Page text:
The effective use of color in design has a proven impact on readability, conversion and engagement both online and offline. Sometimes subtle changes in color for headlines and direct response cues can significantly increase a reader’s overall impression of the communication.
Color is shown to facilitate attention, recall, positive attitudes, perceived quality, and sales when compared to black and white. But, you knew that, or at least that’s one of the reasons you visit COLOURlovers so often.
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The trick is the effective use of color in ways that can positively impact associations to your brand and draw the intended response.
There is a fine work by Shigenobu Kobayashi the founder and director of the Nippon Color and Design Research Institute called Color Image Scale that presents this idea of moods in color use and is a great starting place for discovering the impact or mood your color choices can send when used in association with your brand or simply to create a feeling in an ad or direct mail piece.
Understanding how to use this element alone can have a dramatic impact on gaining reader or prospect participation. But, don’t default to red for attention getting, the research also shows that black and white can outperform or equate to color when used to evoke the necessary reaction.
Using color effectively in online landing pages is a great place to start your entire strategy and research for color use. A landing page is generally any online page where you send a prospect in response to an ad or specific offer of information. It has only one purpose and that’s to create an action – a sign-up, trial, subscription, purchase, etc.
Using color to help facilitate or repeat directional clues is often the best way to increase participation. Arrows and other hints may seem a bit cliché, but they are proven to increase participation.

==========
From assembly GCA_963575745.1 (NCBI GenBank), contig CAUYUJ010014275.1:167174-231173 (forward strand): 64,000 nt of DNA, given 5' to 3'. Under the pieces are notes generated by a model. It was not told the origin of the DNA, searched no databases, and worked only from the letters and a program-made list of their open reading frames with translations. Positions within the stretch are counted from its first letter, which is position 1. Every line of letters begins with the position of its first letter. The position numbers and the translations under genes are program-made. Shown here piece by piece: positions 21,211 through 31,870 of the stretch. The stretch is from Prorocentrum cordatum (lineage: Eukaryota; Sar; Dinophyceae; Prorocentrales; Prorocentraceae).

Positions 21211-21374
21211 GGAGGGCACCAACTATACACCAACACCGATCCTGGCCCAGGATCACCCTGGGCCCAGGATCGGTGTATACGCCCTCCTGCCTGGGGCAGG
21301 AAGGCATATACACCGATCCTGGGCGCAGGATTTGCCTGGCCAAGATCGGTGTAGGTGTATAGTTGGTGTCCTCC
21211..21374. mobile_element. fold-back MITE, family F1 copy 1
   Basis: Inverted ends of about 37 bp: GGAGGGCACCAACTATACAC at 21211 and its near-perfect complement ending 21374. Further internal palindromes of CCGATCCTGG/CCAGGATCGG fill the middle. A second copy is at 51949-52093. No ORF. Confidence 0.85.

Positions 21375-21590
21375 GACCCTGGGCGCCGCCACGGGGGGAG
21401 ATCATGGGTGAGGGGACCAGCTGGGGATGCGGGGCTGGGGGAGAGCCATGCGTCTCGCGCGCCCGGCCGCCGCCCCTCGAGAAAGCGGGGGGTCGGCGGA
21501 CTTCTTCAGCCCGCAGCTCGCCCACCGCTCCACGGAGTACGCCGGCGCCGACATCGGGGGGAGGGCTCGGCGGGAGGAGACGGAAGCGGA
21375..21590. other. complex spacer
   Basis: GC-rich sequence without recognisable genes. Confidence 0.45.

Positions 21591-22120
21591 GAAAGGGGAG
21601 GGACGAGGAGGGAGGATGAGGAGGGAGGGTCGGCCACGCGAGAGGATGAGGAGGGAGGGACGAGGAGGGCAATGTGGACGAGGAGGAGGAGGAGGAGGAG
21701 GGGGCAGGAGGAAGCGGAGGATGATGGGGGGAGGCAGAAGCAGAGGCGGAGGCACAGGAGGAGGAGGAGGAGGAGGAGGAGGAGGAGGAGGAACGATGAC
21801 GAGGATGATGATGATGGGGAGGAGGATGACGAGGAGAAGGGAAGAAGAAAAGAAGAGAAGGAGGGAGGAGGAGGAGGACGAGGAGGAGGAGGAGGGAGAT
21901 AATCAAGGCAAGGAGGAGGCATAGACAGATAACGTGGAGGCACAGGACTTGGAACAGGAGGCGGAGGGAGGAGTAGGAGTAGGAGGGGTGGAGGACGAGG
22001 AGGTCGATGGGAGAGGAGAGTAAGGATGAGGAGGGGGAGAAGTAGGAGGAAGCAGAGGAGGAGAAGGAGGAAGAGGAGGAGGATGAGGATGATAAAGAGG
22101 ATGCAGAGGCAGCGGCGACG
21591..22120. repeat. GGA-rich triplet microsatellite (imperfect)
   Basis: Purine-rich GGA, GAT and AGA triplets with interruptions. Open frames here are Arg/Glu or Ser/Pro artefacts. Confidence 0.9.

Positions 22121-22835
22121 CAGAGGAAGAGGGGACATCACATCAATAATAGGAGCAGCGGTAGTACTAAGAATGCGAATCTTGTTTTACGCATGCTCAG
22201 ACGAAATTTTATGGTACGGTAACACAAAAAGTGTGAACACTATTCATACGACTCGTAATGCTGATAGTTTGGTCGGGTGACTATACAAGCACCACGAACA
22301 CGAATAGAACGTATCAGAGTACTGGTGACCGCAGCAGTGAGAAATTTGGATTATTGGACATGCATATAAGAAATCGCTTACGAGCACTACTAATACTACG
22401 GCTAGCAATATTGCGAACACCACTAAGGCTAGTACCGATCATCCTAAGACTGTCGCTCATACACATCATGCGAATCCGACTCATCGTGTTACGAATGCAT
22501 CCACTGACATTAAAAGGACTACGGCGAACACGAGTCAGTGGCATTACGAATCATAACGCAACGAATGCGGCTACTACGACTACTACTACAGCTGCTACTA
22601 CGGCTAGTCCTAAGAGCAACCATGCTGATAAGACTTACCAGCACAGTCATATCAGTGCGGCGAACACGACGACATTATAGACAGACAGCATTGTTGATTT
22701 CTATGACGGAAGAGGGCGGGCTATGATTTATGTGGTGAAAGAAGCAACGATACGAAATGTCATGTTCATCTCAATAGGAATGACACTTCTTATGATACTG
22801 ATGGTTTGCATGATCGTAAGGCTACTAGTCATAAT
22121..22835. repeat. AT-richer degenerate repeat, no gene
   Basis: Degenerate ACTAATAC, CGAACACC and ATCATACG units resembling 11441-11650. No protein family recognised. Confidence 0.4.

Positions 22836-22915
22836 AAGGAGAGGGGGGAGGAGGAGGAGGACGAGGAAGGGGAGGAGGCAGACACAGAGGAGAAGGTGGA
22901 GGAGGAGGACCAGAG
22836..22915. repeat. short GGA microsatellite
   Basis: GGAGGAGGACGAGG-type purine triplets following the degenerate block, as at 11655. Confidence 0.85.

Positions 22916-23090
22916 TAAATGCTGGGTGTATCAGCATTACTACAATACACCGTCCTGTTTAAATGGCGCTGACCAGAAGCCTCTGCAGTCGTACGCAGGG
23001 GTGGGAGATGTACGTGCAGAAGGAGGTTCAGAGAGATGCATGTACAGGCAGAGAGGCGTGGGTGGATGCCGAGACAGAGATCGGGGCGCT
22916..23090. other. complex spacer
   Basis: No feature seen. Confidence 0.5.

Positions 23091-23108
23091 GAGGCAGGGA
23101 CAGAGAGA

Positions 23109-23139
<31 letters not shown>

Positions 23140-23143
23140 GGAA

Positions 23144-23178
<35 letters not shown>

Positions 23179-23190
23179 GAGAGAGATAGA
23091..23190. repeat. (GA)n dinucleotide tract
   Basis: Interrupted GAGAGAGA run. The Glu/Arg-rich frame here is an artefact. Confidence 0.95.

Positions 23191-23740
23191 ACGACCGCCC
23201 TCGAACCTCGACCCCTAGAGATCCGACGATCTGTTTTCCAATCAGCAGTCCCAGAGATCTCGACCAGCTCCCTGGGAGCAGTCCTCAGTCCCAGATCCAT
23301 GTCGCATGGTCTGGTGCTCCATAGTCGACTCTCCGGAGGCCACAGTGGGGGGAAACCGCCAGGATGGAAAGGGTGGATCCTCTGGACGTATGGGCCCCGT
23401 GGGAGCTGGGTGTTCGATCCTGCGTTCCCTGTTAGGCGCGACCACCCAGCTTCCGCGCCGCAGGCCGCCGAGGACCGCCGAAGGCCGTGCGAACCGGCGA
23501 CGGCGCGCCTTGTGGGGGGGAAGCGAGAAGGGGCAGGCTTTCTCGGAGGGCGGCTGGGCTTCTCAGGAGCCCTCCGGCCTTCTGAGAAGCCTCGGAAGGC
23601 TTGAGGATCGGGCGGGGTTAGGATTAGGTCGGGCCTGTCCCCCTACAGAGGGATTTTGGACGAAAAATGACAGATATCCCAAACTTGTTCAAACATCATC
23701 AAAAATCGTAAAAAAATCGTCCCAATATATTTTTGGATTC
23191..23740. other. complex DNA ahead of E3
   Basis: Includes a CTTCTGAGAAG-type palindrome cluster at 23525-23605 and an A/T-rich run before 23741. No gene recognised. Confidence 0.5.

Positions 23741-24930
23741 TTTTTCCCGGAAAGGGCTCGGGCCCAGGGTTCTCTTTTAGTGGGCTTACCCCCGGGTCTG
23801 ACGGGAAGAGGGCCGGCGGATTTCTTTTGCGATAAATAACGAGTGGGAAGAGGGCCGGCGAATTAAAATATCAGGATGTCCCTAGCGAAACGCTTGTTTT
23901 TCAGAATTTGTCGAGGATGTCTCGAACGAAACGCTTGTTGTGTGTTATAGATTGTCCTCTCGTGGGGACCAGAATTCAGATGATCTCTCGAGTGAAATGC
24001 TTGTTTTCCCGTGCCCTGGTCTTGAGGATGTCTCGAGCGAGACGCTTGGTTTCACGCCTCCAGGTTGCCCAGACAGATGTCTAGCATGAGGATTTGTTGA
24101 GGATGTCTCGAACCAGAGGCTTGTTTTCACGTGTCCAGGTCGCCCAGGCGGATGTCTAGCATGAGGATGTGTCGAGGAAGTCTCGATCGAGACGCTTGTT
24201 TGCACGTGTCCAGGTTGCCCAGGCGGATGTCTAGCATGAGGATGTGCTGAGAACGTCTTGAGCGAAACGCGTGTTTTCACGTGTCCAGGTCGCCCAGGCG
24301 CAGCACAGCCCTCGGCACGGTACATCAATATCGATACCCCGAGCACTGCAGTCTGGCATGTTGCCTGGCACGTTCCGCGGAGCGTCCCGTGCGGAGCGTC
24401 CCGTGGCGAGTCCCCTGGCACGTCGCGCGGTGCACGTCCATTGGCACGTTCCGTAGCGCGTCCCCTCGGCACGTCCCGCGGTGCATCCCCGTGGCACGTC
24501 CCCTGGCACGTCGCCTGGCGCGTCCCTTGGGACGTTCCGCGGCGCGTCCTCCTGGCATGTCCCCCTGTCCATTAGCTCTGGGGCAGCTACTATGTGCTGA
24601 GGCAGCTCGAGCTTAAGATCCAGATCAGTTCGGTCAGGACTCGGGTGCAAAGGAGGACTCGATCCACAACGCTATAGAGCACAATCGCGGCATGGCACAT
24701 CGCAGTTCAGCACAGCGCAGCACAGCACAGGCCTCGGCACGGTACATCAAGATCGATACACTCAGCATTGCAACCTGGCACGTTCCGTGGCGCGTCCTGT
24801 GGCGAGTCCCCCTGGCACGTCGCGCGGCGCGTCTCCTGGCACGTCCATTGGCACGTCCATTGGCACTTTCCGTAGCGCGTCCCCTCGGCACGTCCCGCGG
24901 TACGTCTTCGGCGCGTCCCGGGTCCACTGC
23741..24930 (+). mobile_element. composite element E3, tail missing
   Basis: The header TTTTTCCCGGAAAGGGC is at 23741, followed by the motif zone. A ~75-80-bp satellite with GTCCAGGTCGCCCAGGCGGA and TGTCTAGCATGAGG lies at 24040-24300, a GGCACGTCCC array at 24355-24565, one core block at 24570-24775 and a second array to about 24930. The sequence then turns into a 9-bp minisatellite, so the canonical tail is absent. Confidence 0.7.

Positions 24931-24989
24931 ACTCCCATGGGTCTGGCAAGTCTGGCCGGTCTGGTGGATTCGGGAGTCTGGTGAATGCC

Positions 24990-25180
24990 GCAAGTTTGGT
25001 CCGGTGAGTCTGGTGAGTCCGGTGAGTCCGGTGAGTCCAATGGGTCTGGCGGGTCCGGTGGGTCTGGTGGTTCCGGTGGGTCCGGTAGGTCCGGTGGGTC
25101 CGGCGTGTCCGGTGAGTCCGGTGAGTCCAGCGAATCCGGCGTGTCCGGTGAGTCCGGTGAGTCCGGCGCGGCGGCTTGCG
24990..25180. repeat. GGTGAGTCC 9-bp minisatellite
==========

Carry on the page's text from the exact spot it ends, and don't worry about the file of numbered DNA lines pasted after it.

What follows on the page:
Image credit: unbounce
Landing pages are such a great play ground for color use because you can test the impact of color or direction clues on conversion in near real time and use some of what you learn to inform your choices in other mediums or in ads and direct mail campaigns.
When it comes to color in landing pages there are four elements that should be tested rigorously. Using a tool such a Google Web Site Optimizer you create what are known as A/B tests that allow you to create two versions of a landing page (one with a blue headline and one with a green headline) to determine if one has more of the desired impact.
Image credit: unbounce
Common elements that benefit most from color are background, headline, core visual element and the “button” or call to action.
Background color can have a dramatic impact on the overall mood presented to the visitor and should coincide with the mood intended. By default this is an element that is ripe for testing.
Headlines often do the heavy lifting when it comes to grabbing the very short attention span of the reader. On top of containing a very compelling reason to read on subtle color variations have shown to cause dramatic upticks in conversion.
Effective landing pages and ads for that matter often rely on a core graphic or image to evoke an emotional response. These days that often includes video. Testing various images is very important.
If the primary purpose of a landing page is to get a response, then it must be painfully clear how to take the action. A big honking click here button outperforms a text link all day long, but red vs. orange or green vs. blue is something that must be tested.